BACK IN 1667 the Knibb family was given a grant of land below Richmond on the Great River (now known as the James). Ever since, the Knibb family has lived in Virginia. As with many old, established families, a portion of their history lies in food, and especially in their own culinary creations. One such recipe is Knibb Pie, first concocted in the 1860s by Frances Henrietta Bowles Knibb at the family home, "Little Genito" in Goochland County.
The Knibb Pie she created during this time is in reality more of a traditional cobbler, a juicy deep-dish dessert full of fruits and laced with blackberry wine. It celebrates a garden's bounty with layers of sweet potatoes (yes, sweet potatoes), apples, homemade damson plum preserves, homemade pickled pears, brown sugar, spices and homemade blackberry wine.
These days a cook can rely on "store bought" preserves and wine, but she would still have to pickle her own pears to make a completely accurate rendition of the pie. (A search of half a dozen or so specialty grocery stores in the area couldn't locate even one bottle of pickled pears.) But, fortunately, today's descendants of the Knibb family feel no qualms in substituting spiced peaches (which are found in most grocery stores) for the pears whenever their own supply of pickled pears runs low. So other cooks shouldn't worry either.
Knibb Pie is a celebration of the harvest, and in addition is a reward for a provident cook who has "put by" mementos of the summer's bounty. It is a pie that can be made from harvest time all through the bleak midwinter months, as a remembrance of things past: both of the last of the summer's harvest and of an age gone by, particularly if one finds thick cream to pour over it.
The recipe, adapted to modern kitchens, comes from Dorothy Knibb, a local merchant and the granddaughter of the pie's creator. KNIBB PIE (10 to 12 servings) "Short" pasty equal to 4 9-inch pie crusts 6 small to medium-sized sweet potatoes, boiled and peeled 6 tart apples, preferably winesaps, peeled Brown sugar Butter Ground cloves Ground nutmeg 12-ounce jar of seedless damson plum preserves (or seedless grape preserve) Homemade pickled pears (or 4 17-ounce jars of spiced peaches) 3/4 cup blackberry wine (or hot water) 1/2 cup hot water Heavy cream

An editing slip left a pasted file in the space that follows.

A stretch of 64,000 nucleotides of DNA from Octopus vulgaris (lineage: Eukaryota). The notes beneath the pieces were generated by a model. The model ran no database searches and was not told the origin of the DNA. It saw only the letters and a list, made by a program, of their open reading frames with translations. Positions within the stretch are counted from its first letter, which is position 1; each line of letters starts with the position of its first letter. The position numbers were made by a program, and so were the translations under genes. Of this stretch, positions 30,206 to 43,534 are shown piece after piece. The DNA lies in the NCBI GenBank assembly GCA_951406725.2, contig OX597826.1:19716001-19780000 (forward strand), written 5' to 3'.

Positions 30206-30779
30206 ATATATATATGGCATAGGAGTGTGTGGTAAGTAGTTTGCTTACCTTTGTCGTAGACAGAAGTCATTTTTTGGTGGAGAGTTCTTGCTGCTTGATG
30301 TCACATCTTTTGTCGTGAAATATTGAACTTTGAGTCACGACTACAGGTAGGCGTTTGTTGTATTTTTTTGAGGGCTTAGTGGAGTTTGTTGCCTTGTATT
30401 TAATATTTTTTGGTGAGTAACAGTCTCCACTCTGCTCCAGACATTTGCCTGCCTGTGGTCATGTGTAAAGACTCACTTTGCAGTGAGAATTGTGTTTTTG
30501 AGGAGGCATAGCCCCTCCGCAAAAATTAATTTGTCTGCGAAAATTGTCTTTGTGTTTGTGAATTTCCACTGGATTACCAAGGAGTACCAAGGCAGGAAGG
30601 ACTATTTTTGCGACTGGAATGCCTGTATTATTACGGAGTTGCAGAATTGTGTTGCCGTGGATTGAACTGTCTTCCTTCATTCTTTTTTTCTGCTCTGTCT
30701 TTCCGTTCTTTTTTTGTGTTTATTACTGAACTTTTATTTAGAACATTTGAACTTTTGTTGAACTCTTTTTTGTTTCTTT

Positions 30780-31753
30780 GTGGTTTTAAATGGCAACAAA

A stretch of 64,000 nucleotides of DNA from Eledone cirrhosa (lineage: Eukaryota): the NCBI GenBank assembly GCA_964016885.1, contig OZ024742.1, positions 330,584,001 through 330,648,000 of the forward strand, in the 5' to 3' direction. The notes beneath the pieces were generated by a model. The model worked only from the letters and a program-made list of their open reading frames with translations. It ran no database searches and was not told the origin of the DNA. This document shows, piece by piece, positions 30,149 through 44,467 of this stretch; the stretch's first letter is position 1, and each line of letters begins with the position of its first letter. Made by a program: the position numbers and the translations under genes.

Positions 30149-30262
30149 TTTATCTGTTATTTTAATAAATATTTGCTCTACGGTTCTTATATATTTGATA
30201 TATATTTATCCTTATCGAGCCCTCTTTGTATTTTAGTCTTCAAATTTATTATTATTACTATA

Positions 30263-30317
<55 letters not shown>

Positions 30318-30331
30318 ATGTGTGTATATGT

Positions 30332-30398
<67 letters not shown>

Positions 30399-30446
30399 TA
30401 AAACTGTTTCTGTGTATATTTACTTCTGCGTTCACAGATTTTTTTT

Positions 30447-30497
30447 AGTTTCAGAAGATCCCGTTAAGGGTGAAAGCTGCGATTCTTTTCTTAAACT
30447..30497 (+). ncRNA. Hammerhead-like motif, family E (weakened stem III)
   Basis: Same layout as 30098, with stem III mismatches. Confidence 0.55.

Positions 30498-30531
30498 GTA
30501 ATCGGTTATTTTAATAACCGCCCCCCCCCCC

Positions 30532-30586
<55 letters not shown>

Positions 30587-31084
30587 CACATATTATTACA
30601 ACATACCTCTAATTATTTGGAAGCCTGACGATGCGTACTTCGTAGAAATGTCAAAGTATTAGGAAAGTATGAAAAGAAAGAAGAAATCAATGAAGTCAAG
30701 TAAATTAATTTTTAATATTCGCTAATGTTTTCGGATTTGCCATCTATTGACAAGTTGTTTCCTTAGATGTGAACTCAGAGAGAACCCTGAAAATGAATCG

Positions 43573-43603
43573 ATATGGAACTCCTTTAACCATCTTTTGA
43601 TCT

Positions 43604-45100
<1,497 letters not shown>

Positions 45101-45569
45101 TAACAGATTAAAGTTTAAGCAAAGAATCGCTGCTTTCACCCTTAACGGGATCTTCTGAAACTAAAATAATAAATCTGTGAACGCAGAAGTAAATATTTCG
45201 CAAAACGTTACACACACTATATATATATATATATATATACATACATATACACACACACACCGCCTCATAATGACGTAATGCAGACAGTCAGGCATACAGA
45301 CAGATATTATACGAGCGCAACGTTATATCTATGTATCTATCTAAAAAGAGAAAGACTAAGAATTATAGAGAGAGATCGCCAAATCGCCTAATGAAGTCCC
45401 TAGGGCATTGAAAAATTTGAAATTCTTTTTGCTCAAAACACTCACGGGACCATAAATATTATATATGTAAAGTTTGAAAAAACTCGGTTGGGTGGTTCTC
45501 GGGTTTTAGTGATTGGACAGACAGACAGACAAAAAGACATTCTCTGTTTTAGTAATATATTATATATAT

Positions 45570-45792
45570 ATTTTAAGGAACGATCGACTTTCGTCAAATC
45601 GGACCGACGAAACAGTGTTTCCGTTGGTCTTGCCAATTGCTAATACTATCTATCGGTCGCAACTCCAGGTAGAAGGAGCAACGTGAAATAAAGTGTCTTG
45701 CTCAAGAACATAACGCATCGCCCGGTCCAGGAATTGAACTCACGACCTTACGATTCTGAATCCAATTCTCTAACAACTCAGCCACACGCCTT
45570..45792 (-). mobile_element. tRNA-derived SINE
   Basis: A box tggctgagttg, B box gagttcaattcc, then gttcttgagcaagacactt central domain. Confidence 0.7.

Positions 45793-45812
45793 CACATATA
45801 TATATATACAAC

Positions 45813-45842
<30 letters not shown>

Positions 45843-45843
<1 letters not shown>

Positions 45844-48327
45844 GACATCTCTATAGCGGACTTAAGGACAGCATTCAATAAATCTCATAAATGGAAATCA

Line a deep 9-by-12-inch baking dish with a bottom pie crust that hasn't been rolled too thin. Cover the crust with a layer of sweet potatoes sliced 1/4-inch thick, then with a layer of thinly sliced apples. Sift brown sugar over the apples and sweet potatoes, dot with butter, and sprinkle with ground cloves and nutmeg. Next make a layer of damson preserves, than a layer of pickled pears that have been cut into small pieces. If you are using spiced peaches instead, stone (pit) them, and cut them into small pieces.
Repeat the layering process listed above to fill the baking dish comfortably. Note: Don't crowd the pan, because the juices will easily boil over. Pour the blackberry wine over the filling and then add the hot water. (Stop adding the hot water if it is becoming too juicy.) Cover the filling with a top pie crust in which generous-sized holes have been cut to allow steam to escape. Bake immediately in a moderate 350-degree over until the crust is brown, approximately 1 hour. Serve in deep dishes with thick, unwhipped cream poured over each serving.